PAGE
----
Semantic and Phonological False Memory: A Review of Theory and Data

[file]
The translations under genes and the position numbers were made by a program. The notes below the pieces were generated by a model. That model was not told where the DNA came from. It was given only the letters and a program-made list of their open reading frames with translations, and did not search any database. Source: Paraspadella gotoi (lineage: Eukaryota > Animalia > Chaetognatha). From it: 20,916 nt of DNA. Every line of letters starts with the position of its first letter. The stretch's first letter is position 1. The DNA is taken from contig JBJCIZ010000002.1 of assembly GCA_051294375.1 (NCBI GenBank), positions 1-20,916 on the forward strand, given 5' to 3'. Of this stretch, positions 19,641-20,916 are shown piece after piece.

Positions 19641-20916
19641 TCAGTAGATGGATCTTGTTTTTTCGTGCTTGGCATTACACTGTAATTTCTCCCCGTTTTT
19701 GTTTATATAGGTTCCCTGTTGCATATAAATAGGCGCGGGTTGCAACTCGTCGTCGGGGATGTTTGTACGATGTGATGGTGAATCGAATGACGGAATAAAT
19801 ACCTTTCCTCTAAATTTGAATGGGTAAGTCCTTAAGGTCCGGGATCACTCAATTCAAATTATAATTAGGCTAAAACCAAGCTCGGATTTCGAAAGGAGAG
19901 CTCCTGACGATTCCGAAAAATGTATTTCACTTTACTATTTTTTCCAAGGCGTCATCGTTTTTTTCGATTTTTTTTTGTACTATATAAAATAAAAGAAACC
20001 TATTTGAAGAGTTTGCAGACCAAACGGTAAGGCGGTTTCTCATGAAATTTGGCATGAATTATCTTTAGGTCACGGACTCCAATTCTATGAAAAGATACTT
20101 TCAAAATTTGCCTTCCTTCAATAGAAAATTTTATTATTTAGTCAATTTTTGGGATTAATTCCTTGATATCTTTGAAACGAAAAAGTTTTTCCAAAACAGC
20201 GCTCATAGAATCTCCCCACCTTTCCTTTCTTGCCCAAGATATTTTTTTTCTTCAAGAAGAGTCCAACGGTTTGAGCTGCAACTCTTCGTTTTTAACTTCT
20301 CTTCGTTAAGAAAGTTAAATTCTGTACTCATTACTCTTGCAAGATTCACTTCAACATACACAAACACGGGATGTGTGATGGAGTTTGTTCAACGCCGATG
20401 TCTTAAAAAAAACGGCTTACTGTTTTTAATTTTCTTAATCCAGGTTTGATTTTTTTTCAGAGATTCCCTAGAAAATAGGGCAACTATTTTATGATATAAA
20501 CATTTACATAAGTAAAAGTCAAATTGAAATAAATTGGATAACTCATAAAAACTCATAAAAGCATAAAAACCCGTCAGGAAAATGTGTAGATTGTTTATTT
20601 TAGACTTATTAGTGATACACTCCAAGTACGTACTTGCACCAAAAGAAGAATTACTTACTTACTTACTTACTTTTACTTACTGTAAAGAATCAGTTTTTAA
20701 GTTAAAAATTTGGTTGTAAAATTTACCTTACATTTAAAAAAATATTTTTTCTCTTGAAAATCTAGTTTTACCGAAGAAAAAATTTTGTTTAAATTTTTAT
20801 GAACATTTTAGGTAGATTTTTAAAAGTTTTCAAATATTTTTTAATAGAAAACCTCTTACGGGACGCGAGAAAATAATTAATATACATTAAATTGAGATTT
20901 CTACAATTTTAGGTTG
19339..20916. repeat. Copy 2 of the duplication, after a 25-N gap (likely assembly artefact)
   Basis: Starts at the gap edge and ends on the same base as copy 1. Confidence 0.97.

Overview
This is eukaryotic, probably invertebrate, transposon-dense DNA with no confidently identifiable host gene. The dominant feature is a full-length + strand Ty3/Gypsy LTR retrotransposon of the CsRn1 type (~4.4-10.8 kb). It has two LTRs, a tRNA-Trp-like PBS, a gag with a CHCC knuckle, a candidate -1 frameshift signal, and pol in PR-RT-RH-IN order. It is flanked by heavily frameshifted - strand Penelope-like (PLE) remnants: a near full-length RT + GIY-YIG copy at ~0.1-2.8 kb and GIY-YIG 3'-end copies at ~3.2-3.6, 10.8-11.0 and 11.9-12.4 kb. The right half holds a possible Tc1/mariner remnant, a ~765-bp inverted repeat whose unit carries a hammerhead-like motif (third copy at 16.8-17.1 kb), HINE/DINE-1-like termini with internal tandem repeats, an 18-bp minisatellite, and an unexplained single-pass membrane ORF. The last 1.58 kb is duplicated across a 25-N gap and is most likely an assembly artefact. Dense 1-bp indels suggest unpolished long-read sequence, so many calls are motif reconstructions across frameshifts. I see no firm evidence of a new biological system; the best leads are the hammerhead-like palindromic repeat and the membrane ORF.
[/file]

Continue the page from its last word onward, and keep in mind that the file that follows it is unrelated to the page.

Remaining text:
Deese/Roediger/McDermott (DRM) list words can share either semantic relatedness or phonological resemblance with their critical distractor. We review three lines of evidence in which semantic and phonological DRM illusions have been compared: (a) studies in which the two illusions were tracked in populations with different semantic or surface memory abilities; (b) studies that investigated the effects of manipulations that target semantic content or surface content or both; and (c) studies that examined hybrid forms of the illusion in which there was both semantic and surface resemblance between false memories and actual experiences. The three lines of evidence showed that semantic and phonological DRM illusions display dissociative patterns in most instances, indicating that they are two distinct types of false memories. We also discussed how the two major theories of the DRM illusion, fuzzy-trace theory and the activation/monitoring framework, account for the underlying mechanisms for the semantic and phonological illusions.